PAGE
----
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8 Tips for House-Training a New Puppy You Haven’t Tried Yet

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Mar 092018

Originally posted on 3/6/2017- commentary by jme Thomas, Executive Director, Motley Zoo

Does House-Training a Puppy Seem Like an Impossible Task?

Puppy potty training (or even training an adult dog you’ve rescued) is rarely easy peasy. If you’ve been trying for weeks yet still never know what might be waiting for you when you wake up in the morning, it may be time for a fresh approach—or several! We went to dog training experts to find out their puppy tips and secrets for how to potty train your dog to go outside. They all agreed on one thing—puppy potty training takes consistency and patience. Beyond that, here are eight ideas to consider.

Find Your Dog’s Motivation

Understanding what drives and motivates dog behavior is important when it comes to puppy potty training, says Mike Ritland, a dog trainer based in Cooper, Texas, who’s worked with the U.S. military and celebrities for 18 years. “If you have a dog who’s ball driven—who nearly loses it every time you go to grab a ball—use that as a reward [for going to the bathroom outside],” explains Ritland. “If it’s food, then bring a small treat. Affection? Treat her to a good scratching session.”

Consider Crate Training

Andrew Horan, owner of Citizen K9 in Gainesville, Virginia, recommends it to all his new clients that are house training a dog, especially those with rescue dogs. “Rescue dogs come from different backgrounds, but they all have one thing in common. They were caged or crated, most likely without any training,” says Horan. “A lot of rescue dogs are averse to a crate because they don’t understand what its purpose really is.” The key is to get your dog to willingly enter it on his terms. Dogs follow food, so feeding your dog only in his dog crate is a simple way to get him used to it. Never force your dog into a crate. The Frisco Fold & Carry Dog Crate is a great option because it includes a divider panel that expands the crate area as your puppy grows.

Or, at Least Limit Roaming Space

If you’d prefer not to use a crate for puppy potty training, you should keep in mind that “the more space an untrained dog has, the more potty spots he has! Dogs do not normally potty where they eat or sleep, so confining them to one of those areas may help with accidents,” suggests Alyona DelaCoeur, an animal behaviorist, veterinary assistant, and AKC evaluator in Seattle.

Leverage the Leash

Whether he’s been in a crate, or confined elsewhere overnight, when morning comes, lead him outside with his dog leash. “If you don’t use the leash to get to the door, she will start playing ‘catch me’ or just run off somewhere,” says Jamie Thomas, Executive Director of Motley Crew Animal Rescue in Redmond, Washington. “And don’t do anything else first. Just like a person, the first thing your dog has to do when he wakes up is go to the bathroom, so don’t expect him to just kick it while you brew coffee.”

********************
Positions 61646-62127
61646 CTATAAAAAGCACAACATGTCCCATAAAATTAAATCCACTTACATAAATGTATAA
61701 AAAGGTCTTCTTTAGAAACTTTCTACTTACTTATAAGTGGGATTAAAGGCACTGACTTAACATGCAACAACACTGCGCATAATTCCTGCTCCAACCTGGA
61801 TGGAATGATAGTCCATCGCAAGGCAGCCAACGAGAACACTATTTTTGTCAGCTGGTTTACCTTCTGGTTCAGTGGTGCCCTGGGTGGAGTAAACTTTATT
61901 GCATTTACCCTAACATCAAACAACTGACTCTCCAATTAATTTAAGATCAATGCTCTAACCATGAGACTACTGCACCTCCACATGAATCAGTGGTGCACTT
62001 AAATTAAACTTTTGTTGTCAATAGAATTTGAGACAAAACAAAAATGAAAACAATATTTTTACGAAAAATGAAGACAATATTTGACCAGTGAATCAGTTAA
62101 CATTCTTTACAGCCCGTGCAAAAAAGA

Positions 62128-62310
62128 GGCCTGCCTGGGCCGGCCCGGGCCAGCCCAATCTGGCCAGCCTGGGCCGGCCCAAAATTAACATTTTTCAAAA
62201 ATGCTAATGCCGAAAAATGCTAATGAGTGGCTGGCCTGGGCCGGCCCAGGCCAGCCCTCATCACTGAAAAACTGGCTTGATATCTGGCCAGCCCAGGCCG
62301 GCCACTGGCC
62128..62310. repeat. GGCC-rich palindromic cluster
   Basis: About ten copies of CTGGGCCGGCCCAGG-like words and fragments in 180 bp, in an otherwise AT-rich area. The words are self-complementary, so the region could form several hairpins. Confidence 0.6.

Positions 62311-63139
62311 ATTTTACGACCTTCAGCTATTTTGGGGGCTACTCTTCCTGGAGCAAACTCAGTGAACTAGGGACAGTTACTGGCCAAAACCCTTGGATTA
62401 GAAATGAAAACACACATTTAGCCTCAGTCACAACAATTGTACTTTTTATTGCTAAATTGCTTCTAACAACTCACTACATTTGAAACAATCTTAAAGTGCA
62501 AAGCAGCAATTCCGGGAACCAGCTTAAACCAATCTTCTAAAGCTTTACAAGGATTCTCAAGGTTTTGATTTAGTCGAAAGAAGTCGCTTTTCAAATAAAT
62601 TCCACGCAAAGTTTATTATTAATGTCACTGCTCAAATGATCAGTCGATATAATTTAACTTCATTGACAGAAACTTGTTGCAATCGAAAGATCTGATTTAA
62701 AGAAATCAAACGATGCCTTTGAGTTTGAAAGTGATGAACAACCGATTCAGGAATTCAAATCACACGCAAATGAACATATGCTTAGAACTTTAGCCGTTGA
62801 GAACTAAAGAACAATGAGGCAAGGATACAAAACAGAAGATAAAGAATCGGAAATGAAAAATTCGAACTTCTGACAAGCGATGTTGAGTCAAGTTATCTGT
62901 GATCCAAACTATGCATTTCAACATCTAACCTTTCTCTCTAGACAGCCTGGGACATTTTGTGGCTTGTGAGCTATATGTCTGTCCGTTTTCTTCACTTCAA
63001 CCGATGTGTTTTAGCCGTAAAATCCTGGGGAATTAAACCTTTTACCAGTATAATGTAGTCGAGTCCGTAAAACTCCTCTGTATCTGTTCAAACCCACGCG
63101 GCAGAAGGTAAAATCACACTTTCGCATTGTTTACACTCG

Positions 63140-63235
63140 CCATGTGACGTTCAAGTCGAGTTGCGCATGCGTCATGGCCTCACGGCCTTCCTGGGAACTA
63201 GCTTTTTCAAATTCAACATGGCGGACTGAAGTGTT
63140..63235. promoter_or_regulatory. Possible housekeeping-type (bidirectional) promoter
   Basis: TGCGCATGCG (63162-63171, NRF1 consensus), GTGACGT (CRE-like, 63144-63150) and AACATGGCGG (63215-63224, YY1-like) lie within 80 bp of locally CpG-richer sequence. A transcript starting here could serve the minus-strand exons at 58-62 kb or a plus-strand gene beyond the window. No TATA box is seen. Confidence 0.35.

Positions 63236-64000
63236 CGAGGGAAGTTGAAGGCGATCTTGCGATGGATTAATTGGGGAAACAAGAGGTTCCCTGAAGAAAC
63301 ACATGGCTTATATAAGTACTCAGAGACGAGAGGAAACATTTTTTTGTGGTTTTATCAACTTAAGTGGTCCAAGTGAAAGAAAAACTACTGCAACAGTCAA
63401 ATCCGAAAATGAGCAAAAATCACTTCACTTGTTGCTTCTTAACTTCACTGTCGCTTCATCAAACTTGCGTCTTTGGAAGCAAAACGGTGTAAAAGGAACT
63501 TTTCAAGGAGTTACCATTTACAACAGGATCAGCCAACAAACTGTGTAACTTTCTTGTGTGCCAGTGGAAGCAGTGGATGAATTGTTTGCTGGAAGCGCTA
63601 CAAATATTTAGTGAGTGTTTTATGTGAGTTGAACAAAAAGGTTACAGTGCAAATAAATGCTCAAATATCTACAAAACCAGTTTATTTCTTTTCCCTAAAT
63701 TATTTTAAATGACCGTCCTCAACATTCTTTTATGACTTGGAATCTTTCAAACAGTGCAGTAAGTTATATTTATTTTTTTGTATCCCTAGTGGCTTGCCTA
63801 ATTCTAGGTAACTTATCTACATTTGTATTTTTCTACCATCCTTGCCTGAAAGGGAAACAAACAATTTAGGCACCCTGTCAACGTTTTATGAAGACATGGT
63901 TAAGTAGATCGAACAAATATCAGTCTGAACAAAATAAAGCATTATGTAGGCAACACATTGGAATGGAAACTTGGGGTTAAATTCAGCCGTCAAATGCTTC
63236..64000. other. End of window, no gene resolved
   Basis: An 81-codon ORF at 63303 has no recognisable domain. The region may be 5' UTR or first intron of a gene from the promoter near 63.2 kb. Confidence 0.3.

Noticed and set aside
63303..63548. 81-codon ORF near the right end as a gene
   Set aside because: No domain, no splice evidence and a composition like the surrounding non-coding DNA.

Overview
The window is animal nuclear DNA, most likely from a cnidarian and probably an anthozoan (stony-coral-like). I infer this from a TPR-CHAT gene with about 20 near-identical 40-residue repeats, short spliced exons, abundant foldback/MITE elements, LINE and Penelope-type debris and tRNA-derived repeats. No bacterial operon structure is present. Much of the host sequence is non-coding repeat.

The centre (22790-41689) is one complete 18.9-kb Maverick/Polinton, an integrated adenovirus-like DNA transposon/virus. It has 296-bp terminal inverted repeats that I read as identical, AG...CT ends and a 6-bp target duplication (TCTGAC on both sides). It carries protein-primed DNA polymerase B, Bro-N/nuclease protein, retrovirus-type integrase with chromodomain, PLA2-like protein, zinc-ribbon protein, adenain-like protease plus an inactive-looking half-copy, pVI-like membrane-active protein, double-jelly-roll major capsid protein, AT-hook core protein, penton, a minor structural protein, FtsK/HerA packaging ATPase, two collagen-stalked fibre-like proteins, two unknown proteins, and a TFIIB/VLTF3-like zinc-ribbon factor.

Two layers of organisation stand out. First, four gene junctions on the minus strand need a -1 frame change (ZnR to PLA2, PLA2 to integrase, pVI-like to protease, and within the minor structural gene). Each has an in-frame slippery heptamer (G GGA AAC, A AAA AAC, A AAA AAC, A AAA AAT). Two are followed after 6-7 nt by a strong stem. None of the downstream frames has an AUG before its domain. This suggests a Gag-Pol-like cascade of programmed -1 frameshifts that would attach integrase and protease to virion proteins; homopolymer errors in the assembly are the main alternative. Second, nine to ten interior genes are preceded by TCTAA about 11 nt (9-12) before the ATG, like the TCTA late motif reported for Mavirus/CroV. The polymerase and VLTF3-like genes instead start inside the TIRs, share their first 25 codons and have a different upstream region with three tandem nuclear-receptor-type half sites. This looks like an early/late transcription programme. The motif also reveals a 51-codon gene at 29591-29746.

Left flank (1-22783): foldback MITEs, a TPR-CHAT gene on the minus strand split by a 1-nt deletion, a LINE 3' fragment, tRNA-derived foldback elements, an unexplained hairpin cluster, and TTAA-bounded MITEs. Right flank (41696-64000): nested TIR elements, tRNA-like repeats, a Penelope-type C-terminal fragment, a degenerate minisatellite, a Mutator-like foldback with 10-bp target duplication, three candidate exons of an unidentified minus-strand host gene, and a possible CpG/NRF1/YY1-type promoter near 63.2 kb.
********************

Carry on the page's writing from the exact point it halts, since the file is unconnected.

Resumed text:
Help Them Find the Right Spot

It’s a little gross, but Thomas says this trick can turn things around when you’re house training a dog who’s having a hard time catching on to the dog behavior. Clean up any accident—liquid or solid—with a paper towel. Put the paper towel in a zip-top bag. Next time you take your dog out, bring the bag. Open it up and put it on the ground where you want your dog to go. “Let him sniff the paper towel and don’t let him move too far away from it,” adds Thomas. Can’t quite come around to this? You can always look into Simple Solution Puppy Aid Training Spray, which can be used outdoors or on dog potty pads, or try the Simple Solution Pee Post for your outdoor area.

Just Tell Him to Go Potty

David Wright of iWorkDogs dog training in Los Angeles says it’s not only possible, but relatively easy how to train your dog to poop on command. Let’s say it’s pouring rain and you’re late for your big meeting. Wouldn’t it be great if you could just tell him to “go potty” rather than being tempted to bring him back in too soon? Here’s what to do. Pick a place where you want your dog to go (stick with it while he’s learning to go on command). Once there, give him the command. It really doesn’t matter which words you use, as long as you’re consistent, says Wright. While waiting for the main event, don’t say anything else, or give him any attention. As soon as he starts to go, calmly say “Good.” After your pup relieves himself, then you can kiss, hug and play with him. If after five minutes of saying the command, you’ve had no results, go back in and try again in 10 minutes or so. The amount of time it takes for your dog to follow through on the command consistently mostly depends on your dog, but Wright says repeating the routine every time you go out will yield results sooner than you may think.